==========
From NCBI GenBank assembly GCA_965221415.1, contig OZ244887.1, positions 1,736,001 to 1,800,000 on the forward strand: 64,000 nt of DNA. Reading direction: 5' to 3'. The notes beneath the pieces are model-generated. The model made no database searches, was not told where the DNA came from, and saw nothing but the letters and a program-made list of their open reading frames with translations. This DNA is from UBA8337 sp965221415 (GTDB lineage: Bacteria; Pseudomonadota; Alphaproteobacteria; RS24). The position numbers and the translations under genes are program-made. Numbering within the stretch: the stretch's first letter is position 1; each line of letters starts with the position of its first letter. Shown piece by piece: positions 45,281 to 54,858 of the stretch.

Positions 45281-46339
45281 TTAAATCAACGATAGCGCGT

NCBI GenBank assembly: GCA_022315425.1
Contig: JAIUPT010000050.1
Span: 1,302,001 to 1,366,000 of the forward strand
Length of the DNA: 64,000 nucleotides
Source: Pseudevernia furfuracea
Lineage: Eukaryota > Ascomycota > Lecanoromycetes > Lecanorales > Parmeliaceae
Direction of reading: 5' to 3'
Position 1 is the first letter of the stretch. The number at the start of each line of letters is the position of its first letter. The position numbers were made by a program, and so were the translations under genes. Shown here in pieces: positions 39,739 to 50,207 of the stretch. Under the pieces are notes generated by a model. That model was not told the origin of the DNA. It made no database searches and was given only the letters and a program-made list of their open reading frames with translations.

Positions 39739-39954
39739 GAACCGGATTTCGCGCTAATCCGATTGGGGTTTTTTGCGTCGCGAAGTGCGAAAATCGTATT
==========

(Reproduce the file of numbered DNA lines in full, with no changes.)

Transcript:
From NCBI GenBank assembly GCA_965221415.1, contig OZ244887.1, positions 1,736,001 to 1,800,000 on the forward strand: 64,000 nt of DNA. Reading direction: 5' to 3'. The notes beneath the pieces are model-generated. The model made no database searches, was not told where the DNA came from, and saw nothing but the letters and a program-made list of their open reading frames with translations. This DNA is from UBA8337 sp965221415 (GTDB lineage: Bacteria; Pseudomonadota; Alphaproteobacteria; RS24). The position numbers and the translations under genes are program-made. Numbering within the stretch: the stretch's first letter is position 1; each line of letters starts with the position of its first letter. Shown piece by piece: positions 45,281 to 54,858 of the stretch.

Positions 45281-46339
45281 TTAAATCAACGATAGCGCGT

NCBI GenBank assembly: GCA_022315425.1
Contig: JAIUPT010000050.1
Span: 1,302,001 to 1,366,000 of the forward strand
Length of the DNA: 64,000 nucleotides
Source: Pseudevernia furfuracea
Lineage: Eukaryota > Ascomycota > Lecanoromycetes > Lecanorales > Parmeliaceae
Direction of reading: 5' to 3'
Position 1 is the first letter of the stretch. The number at the start of each line of letters is the position of its first letter. The position numbers were made by a program, and so were the translations under genes. Shown here in pieces: positions 39,739 to 50,207 of the stretch. Under the pieces are notes generated by a model. That model was not told the origin of the DNA. It made no database searches and was given only the letters and a program-made list of their open reading frames with translations.

Positions 39739-39954
39739 GAACCGGATTTCGCGCTAATCCGATTGGGGTTTTTTGCGTCGCGAAGTGCGAAAATCGTATT